Orelha is 22 years old and has several marks on his arm. He held a rifle for the first time at the age of 13. Since then, he has commanded drug dens in Rio de Janeiro, and today he leads a faction in a Rio de Janeiro favela.
Like so many others, it is a favela with a bustling shopping center that resembles that in a country town. Sound cars advertise promotions, motorcyclists ride without a helmet, and people greet each other going to and from work.
Further up the hill, boys sit on makeshift three- and four-story buildings with pistols at their waist and exchange information over radio transmitters about everything happening on the ground. They spend their days expecting to be invaded by rival drug factions or attacked by police. They define themselves as criminals.
When the reporter arrives and identifies himself, they send messages and authorize the ascent. Orelha and Perverso, 26, send the team to a room. Tattoos mark their bodies. They explain that they are part of the drug trafficking chain in the region. Other people follow the conversation.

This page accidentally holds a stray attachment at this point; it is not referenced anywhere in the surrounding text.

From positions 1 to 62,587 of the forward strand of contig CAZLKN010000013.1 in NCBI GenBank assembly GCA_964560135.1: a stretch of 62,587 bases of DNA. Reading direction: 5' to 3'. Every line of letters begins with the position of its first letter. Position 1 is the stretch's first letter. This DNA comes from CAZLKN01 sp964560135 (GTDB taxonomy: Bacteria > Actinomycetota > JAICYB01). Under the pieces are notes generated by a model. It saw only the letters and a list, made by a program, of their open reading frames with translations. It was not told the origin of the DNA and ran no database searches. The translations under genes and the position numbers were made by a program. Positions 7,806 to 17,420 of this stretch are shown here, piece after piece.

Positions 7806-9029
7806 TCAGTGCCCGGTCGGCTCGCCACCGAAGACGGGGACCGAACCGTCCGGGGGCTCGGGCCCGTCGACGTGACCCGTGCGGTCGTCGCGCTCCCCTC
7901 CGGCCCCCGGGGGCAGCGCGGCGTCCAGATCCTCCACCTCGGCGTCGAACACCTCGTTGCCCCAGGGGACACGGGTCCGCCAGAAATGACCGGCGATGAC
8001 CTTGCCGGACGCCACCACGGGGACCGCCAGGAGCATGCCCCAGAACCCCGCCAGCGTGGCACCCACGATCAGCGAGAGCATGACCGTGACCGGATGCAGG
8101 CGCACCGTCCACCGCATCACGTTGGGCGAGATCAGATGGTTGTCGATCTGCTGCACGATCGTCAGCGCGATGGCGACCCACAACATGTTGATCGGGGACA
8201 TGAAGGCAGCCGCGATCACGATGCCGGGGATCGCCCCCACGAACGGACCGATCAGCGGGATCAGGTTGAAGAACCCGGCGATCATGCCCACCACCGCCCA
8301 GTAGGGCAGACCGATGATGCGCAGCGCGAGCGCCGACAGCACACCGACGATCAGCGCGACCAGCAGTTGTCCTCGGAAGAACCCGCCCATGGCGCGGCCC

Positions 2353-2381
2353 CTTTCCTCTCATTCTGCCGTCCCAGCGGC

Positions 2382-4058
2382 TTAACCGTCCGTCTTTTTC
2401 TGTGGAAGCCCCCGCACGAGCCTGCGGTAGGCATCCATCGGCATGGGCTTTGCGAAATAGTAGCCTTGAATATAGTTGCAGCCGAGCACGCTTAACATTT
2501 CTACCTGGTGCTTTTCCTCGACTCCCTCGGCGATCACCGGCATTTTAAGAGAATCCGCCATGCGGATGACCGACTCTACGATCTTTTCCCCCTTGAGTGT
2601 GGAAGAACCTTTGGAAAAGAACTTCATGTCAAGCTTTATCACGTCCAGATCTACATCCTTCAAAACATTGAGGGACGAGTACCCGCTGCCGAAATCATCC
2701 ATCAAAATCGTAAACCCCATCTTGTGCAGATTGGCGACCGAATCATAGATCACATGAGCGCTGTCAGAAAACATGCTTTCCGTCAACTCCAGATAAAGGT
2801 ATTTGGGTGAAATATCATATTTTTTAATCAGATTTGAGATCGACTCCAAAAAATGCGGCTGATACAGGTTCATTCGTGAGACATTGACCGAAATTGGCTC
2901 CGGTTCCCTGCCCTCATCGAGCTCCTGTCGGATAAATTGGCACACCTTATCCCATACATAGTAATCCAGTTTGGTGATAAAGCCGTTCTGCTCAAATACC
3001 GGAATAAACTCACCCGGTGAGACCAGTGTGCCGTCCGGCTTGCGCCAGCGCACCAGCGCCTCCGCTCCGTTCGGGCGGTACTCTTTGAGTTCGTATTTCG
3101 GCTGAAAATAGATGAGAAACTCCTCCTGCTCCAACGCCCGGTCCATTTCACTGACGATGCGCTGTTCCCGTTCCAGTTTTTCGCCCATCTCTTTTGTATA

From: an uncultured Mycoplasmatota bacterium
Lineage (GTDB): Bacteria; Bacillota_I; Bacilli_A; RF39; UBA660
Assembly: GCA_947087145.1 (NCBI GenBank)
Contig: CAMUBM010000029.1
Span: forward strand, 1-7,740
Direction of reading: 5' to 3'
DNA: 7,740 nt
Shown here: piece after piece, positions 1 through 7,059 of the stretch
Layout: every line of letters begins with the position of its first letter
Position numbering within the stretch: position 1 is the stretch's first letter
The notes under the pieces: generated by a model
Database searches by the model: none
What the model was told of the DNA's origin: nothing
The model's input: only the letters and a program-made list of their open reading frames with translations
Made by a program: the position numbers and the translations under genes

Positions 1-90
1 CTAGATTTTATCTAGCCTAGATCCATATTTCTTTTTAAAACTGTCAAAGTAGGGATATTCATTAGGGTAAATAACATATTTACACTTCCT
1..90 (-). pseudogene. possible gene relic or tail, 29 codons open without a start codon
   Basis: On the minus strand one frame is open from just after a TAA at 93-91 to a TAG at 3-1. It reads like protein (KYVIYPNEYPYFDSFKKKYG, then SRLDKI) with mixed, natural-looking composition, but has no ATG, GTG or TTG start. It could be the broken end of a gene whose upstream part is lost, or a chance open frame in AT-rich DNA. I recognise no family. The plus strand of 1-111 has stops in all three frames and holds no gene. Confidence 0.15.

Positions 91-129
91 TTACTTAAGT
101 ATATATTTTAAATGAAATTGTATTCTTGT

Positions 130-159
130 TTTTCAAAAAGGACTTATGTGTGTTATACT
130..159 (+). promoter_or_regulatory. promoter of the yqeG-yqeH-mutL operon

They are armed and carry grenades, but they do not act manacing. They agree to pose for photos, their faces covered by T-shirts. They say that we can ask whatever we want, as long as it is not recorded in the text of which slum they are, and do not reveal their real names.
“I got into crime because my whole family was involved, cousins, brother. I had no way of mirroring myself in other things,” says Perverso.
Orelha says he started because of the money and that nowadays, he likes being a drug dealer. “I already made a lot of money, and I haven’t left. I enjoy being this way, you know? You can deny it, but this way, many [respect] us. And we aren’t here to be oppressed by anyone, understand? "
The two traffickers say they have already been arrested for murder and are on the run. They are part of a criminal faction that has tentacles all over the country. The faction’s primary source of income is drug trafficking.